Note: Where available, the PDF/Word icon below is provided to view the complete and fully formatted document
Transcript of interview with John Laws: 2SM Mornings: 28 August 2012: Detention budget; offshore processing; increase to humanitarian intake; Greens policy; boat arrivals; foreign investment; people smuggling; Malaysia arrangement.

Download PDFDownload PDF







SUBJECTS: Detention budget; offshore processing; increase to humanitarian intake; Greens policy; boat arrivals; foreign investment; people smuggling; Malaysia arrangement.

JOHN LAWS: Good morning, Chris Bowen, and welcome to the program.

CHRIS BOWEN: Good to be back with you, John.

LAWS: Good to be able to talk to you. We get some funny ones, don’t we?

BOWEN: Oh, well, you know, everybody’s entitled to their point of view and shows like yours are an important opportunity for people to put their views forward.

LAWS: Okay, tell me why is the budget for asylum seekers expected to blow out by almost $650 million? My God, it’s a lot of money.

BOWEN: Well, it is, John, and we’ve always said that detention and processing people are expensive. That’s why I’ve been trying to get a different system in place to get people processed offshore in different countries at the same time as giving more people a chance of a better life in Australia, and that’s exactly the policy that we’re now implementing.

LAWS: Okay, but why haven’t you been able to do it sooner? That’s the question.

BOWEN: Well, because we couldn’t get support through the Parliament, John.

LAWS: In other words, Tony Abbott wouldn’t agree?

BOWEN: Correct, and the Greens party, as you know, in the Senate. This is actually not about the hung Parliament. The hung Parliament has its issues, but this is about the Senate. Almost every government has to negotiate things through the Senate, sometimes with great difficulty, particularly when opposition parties are, you know, trying to block things. And in this case, the Opposition and the Greens combined to block our policy. But we’ve now seen a breakthrough, which is good. That’s why we put the expert panel in place and we’ve been able to get that legislation through, and we’re working hard to get a processing facility up on Nauru in particular and also Manus Island in Papua New Guinea as quickly as we can.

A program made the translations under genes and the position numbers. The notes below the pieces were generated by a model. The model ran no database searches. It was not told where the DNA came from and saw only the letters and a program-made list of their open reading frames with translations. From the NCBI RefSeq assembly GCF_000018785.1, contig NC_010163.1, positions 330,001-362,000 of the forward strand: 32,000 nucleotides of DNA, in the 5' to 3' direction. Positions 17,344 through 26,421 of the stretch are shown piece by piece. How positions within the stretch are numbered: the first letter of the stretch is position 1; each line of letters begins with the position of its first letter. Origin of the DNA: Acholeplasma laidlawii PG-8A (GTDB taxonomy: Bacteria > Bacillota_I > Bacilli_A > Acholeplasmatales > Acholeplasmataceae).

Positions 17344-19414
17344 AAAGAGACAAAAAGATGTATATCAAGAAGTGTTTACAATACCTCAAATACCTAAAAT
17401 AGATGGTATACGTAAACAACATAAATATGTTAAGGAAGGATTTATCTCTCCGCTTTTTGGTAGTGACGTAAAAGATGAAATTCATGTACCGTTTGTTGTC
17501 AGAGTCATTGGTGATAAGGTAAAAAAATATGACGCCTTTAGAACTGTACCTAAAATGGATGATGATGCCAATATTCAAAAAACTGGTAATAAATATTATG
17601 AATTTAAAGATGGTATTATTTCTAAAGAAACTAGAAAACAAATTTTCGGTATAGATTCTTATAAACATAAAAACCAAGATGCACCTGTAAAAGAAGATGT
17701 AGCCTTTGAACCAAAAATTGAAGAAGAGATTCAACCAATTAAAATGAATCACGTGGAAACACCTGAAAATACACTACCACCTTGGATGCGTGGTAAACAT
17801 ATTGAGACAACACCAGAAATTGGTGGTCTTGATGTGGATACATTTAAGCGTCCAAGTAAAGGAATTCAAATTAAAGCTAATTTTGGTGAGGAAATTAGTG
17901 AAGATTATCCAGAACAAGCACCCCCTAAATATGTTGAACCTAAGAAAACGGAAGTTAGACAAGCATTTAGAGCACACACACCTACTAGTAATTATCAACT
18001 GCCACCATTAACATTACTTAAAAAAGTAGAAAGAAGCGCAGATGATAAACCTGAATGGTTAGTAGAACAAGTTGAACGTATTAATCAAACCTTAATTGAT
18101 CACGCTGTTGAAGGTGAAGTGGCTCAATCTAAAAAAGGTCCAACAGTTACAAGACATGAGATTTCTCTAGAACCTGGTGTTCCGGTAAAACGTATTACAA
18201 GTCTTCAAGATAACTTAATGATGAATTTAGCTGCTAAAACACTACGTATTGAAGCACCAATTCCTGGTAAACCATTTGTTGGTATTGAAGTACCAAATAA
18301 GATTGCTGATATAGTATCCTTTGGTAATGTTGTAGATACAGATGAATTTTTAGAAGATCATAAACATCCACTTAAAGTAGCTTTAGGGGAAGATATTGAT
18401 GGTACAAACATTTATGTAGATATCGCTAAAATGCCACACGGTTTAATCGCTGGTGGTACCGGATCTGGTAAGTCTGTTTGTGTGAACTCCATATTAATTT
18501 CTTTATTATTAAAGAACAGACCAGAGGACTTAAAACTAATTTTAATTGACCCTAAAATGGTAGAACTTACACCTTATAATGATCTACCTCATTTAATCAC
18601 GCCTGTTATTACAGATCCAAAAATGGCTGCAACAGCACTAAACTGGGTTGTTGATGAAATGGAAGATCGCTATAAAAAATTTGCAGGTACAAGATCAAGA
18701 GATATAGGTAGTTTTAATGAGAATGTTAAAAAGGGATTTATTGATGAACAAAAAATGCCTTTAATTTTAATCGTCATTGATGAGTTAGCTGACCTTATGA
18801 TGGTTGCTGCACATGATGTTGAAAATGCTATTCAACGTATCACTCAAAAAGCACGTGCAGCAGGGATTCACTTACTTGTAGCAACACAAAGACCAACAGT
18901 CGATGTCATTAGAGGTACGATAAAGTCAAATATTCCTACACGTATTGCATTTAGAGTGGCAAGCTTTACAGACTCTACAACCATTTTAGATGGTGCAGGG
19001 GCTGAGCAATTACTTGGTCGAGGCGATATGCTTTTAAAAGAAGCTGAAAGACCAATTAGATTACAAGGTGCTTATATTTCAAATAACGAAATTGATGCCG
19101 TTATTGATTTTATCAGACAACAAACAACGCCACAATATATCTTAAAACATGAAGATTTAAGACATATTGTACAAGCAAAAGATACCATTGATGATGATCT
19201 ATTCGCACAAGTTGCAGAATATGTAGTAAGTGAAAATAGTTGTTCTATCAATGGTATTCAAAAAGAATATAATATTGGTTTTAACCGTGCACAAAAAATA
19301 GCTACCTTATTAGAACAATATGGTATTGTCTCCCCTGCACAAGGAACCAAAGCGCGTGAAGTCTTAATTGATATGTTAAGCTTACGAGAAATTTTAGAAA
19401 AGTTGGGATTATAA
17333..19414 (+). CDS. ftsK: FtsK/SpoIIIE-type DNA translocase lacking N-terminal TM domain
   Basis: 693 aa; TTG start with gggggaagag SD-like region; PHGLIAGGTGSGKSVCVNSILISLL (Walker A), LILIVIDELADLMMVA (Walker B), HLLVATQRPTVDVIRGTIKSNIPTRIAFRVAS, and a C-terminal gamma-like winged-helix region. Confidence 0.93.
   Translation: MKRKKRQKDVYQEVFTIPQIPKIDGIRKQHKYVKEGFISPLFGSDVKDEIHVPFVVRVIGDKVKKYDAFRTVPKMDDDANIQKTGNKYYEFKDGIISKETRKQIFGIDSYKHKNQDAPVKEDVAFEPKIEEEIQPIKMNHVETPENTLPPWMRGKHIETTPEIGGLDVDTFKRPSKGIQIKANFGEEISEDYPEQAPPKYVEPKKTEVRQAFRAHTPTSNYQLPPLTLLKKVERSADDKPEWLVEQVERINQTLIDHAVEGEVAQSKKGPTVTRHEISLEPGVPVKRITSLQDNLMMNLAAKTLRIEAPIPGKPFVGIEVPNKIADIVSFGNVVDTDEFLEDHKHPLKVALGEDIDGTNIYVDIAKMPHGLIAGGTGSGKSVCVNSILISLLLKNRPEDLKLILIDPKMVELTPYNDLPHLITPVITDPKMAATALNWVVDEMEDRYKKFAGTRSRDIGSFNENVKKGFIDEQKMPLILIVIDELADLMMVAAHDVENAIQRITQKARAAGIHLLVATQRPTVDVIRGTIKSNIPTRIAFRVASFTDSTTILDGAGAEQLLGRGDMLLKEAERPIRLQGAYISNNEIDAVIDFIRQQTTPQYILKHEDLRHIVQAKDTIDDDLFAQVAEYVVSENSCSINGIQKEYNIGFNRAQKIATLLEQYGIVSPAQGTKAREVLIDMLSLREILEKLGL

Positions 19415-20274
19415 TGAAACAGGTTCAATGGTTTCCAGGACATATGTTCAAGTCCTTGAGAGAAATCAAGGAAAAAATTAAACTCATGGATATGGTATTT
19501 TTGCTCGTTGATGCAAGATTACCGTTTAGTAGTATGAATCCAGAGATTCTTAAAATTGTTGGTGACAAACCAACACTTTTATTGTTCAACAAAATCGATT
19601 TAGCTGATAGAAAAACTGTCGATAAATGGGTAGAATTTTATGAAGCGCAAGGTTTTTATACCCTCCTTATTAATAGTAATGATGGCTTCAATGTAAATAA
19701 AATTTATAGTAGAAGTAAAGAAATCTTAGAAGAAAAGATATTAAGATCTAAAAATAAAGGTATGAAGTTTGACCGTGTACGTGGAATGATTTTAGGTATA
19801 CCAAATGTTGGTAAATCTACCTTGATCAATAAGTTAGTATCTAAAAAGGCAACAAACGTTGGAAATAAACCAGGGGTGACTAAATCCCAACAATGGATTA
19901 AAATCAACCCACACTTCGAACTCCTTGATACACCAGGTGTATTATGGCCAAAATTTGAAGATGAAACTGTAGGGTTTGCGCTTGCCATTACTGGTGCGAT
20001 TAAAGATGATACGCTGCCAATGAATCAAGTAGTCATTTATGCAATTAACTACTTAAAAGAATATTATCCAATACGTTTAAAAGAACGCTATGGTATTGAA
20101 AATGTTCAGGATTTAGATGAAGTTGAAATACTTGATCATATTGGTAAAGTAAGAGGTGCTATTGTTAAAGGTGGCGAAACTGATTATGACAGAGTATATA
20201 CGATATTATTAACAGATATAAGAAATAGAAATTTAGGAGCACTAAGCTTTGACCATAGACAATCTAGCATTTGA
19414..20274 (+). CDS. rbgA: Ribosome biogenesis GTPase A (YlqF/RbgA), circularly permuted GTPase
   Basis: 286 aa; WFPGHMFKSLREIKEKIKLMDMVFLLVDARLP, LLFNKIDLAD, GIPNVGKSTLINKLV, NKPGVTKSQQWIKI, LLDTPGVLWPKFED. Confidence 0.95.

LAWS: Okay. The Greens are virtually irrelevant, though, aren’t they now?

BOWEN: Well -

LAWS: And they always should have been, I might say.

BOWEN: Well, I have a lot of problems with the Greens party, as you know, John.

LAWS: I do.

BOWEN: Their policy is often naïve and unworkable, particularly in relation to immigration, and I’m very critical of them for that. But where they can change policies, they can combine with the Liberal Party in the Senate to block Government policy and that’s what they did all through last year until we saw this breakthrough last month.

LAWS: Yeah, it all gets a bit exciting when they start talking about death duties and things, too. They’ve got some very weird ideas.